Weaker than expected economic data and a lack of surprises from the Fed initiated a large rally for mortgage markets this week. In particular, the key Employment report and the manufacturing sector data saw downside misses, causing investors to reduce their outlook for economic growth. After reaching their highest levels in over two decades, mortgage rates ended the week sharply lower.
In October, the economy added 150,000 jobs, below the consensus forecast of 180,000, and roughly half the gains seen last month. In addition, the results for prior months were revised lower. The largest gains were seen in health care, government, and construction. Manufacturing posted a decline, mostly due to the auto strikes
The other major components of the report also were positive for mortgage markets. The unemployment rate unexpectedly increased from 3.8% to 3.9%, the highest level since January 2022. Wage growth continued to moderate. Average hourly earnings increased 0.2% from August, slightly below the consensus forecast. Earnings were 4.1% higher than a year ago, down from an annual rate of increase of 4.3% last month and the lowest level since June 2021. Fed officials keep a close eye on wage growth because it generally raises future inflationary pressures.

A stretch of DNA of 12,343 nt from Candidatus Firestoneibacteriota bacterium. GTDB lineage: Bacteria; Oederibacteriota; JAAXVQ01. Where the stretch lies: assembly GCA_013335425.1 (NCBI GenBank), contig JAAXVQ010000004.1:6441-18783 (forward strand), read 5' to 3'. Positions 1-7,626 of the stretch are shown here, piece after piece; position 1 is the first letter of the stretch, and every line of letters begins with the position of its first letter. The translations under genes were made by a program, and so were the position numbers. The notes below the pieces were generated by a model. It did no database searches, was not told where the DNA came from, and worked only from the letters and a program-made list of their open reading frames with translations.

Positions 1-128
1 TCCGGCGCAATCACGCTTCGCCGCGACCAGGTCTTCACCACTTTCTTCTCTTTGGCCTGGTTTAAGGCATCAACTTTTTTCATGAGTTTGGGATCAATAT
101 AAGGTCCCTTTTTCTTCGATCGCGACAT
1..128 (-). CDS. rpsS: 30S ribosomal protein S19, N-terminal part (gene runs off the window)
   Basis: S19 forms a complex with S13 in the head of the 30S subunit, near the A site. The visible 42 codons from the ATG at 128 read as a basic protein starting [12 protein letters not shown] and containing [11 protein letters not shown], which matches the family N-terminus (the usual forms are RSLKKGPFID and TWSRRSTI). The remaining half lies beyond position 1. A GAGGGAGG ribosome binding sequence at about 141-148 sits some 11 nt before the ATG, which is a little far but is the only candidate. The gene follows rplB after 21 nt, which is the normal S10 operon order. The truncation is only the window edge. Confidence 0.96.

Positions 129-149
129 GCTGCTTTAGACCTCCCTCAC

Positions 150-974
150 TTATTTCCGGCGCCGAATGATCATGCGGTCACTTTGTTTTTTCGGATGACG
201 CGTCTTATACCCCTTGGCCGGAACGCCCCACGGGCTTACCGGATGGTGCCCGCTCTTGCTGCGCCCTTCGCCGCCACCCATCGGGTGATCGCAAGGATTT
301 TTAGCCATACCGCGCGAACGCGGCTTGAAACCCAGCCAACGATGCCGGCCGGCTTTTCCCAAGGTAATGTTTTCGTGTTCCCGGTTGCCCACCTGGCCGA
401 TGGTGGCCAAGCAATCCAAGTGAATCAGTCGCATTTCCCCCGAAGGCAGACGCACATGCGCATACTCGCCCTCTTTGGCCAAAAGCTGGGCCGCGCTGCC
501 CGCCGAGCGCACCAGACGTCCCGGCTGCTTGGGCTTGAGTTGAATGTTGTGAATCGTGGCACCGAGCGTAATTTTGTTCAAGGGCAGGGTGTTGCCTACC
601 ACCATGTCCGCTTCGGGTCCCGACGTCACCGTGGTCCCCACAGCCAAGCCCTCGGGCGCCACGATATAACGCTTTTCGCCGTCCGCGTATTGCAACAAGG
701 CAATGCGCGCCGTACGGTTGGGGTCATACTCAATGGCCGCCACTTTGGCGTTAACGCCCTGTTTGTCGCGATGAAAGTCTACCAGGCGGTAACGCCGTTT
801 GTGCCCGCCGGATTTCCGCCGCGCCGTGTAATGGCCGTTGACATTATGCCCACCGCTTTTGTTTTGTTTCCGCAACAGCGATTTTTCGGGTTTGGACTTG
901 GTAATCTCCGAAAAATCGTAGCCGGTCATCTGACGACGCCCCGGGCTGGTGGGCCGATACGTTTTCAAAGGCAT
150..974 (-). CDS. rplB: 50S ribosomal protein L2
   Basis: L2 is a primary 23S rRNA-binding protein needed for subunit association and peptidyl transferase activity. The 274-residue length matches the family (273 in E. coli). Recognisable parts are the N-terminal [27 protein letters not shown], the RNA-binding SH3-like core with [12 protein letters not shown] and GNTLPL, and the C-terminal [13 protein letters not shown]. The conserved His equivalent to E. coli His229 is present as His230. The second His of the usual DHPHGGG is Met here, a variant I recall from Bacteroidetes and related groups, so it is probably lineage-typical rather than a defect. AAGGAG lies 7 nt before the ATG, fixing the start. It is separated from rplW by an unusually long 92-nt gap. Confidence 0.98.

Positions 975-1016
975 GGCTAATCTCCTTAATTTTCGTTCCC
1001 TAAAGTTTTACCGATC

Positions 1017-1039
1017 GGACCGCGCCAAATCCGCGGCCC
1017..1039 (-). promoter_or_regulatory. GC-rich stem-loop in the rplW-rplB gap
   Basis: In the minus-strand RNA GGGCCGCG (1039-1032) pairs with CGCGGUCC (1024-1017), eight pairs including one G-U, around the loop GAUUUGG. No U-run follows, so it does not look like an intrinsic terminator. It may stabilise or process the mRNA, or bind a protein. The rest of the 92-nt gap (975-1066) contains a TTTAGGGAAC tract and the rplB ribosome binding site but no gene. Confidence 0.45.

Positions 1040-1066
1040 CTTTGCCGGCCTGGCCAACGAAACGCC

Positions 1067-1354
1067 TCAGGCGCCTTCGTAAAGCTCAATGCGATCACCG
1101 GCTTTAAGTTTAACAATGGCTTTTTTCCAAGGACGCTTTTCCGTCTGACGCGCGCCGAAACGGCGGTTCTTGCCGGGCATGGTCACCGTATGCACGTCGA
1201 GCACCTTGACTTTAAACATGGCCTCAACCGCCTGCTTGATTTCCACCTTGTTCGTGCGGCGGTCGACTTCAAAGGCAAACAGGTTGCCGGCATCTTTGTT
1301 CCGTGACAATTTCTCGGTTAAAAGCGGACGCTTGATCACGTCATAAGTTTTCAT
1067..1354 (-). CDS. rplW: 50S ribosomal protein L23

Two other significant economic reports released this week from the Institute of Supply Management also came in below the consensus forecasts. The ISM national services sector index dropped to 51.8, the weakest level since May. The ISM national manufacturing index was just 46.7, close to the lowest level since May 2020. Since readings above 50 indicate an expansion in the sector and below 50 a contraction, this data continues to highlight the consumer preference for services over goods this year. Also notable, this was the twelfth straight month of readings below 50 for the manufacturing sector, the longest streak in a bout 15 years.
As expected, the Fed made no change in the federal funds rate on Wednesday, and the statement released after the meeting was very similar to the prior one. This was the second consecutive meeting that the Fed chose to hold the rate in a target range of 5.25% – 5.50%, following a series of 11 hikes since the beginning of 2022. According to Chair Powell, there is still “a long way to go” to get inflation down, but the risks of the Fed doing too much or too little going forward have become more balanced. He again emphasized that future decisions will be determined by incoming economic data. In short, investors received l little new information to alter their outlook for Fed policy.
Investors will continue to watch for Fed officials to elaborate on their plans for future monetary policy. It will be an extremely light week for economic reports. The Trade Deficit will be released on Tuesday and Consumer Sentiment on Friday.
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